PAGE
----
The 1973 Yankees were involved with a strange family swap. Matt Damon and Ben Affleck want in.
Today—March 31—is opening day for Major League Baseball, but the story you really need to know about went down 38 years ago. The year: 1973. The location: Tampa, Florida. The players: relief pitchers Mike Kekich and Fritz Peterson. The happening: a trade involving two women, four children and two dogs.
Let's set the stage. It was the spring of 1973. The Yankees had just been purchased by The Boss—George Steinbrenner—for a reported $10 million. Rules had been instated regarding the length of players' hair. The commissioner had decided to thumb his nose at convention and commit the unforgivable baseball sin of allowing the American League (the junior circuit) to use a designated hitter to bat for the pitcher. Baseball was changing.
But before all that happened, Mr. Mike Kekich and Mr. Fritz Peterson decided they needed their lives to start going in another direction. And to jumpstart things, instead of running away from their families (which was easier back then but still tough for a pro ballplayer), they decided to swap wives (and children... and pets... ). In fact, addition to swapping wives, the two pitchers actually moved into one another's homes (likely a precursor to the show Wife Swap).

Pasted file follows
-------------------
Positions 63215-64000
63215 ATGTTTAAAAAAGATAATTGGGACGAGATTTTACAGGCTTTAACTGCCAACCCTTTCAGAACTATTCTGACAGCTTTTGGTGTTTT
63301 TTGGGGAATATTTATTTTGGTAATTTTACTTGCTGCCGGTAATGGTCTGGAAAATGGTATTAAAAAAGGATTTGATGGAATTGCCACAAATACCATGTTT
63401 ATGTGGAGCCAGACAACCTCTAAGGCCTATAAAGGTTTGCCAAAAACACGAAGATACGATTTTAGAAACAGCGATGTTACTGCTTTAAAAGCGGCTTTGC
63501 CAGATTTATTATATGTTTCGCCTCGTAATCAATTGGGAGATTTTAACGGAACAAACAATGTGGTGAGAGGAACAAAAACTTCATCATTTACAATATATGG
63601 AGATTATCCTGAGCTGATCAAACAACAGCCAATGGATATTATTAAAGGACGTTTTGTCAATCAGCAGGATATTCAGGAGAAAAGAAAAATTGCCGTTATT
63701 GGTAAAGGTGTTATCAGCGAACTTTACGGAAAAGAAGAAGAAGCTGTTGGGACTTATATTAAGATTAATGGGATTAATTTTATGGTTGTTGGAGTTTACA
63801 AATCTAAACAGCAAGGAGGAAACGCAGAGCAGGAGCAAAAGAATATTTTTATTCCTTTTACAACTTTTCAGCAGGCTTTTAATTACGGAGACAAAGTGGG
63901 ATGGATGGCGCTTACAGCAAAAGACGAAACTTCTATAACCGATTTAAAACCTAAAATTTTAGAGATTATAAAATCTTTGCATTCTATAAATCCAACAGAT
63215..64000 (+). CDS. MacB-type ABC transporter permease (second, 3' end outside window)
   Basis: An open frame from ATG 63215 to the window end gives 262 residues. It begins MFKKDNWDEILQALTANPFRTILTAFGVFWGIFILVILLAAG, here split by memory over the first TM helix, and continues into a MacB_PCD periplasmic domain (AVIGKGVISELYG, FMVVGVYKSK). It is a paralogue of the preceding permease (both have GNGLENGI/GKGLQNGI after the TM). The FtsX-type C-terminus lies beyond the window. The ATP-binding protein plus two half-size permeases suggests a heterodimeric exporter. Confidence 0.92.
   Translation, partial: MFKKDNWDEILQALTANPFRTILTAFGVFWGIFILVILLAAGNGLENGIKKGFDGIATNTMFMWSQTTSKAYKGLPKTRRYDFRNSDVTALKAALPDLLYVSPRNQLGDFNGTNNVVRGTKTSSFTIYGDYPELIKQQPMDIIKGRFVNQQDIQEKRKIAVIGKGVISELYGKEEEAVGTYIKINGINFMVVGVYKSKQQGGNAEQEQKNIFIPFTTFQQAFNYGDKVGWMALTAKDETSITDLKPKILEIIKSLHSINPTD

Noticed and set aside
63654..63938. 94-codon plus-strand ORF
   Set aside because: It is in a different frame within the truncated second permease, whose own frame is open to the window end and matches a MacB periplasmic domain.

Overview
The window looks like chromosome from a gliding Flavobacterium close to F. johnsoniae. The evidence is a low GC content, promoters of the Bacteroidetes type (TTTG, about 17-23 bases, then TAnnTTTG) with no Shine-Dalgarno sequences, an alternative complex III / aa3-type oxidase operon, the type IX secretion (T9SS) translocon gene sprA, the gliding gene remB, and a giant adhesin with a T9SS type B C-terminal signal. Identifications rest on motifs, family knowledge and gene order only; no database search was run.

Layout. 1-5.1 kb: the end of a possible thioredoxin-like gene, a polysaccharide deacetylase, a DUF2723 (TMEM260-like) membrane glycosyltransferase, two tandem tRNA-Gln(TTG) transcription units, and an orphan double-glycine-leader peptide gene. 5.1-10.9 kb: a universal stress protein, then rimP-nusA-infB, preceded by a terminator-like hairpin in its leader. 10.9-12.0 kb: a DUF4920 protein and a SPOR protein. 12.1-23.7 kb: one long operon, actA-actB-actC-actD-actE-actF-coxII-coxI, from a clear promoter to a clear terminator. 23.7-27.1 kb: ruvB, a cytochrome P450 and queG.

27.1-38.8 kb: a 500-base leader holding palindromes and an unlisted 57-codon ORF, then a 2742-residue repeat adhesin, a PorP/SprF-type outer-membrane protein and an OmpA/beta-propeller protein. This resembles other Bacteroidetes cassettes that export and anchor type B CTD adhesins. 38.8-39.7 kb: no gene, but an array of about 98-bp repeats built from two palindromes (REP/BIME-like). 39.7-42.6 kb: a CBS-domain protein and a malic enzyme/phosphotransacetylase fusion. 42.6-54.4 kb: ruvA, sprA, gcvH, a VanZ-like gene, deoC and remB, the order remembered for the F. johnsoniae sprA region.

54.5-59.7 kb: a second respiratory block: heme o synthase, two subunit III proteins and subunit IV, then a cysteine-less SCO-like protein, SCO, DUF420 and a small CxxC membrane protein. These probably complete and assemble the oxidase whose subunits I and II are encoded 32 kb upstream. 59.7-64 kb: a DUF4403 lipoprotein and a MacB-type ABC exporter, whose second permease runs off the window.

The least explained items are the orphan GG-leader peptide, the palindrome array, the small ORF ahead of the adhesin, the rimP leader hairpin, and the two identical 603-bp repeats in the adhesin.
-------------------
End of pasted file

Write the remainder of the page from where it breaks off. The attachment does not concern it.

Peterson and Kekich, both Yankees southpaw pitchers, were close pals, and their families spent a ton of time together. Somehow, this led to the pitchers moved their bowling shirts, colognes and various medallion-ed necklaces (it was the '70s... they were swapping wives) into each other's homes. Open Marriage Is Not A Fad
The move wasn't made public until spring training of that year, and caused some amount of discomfort. Both players were off the Yankees within two seasons, and baseball fans booed the pitchers at American League stadiums throughout the land.
Surprisingly, the wife swap seems to have worked out in Peterson's favor, as he and the former Mrs. Kekich are still married, and he finished his career with a much lower career ERA. They say baseball is a game of inches, and you have to wonder if the wives agreed to the switcheroo because of this.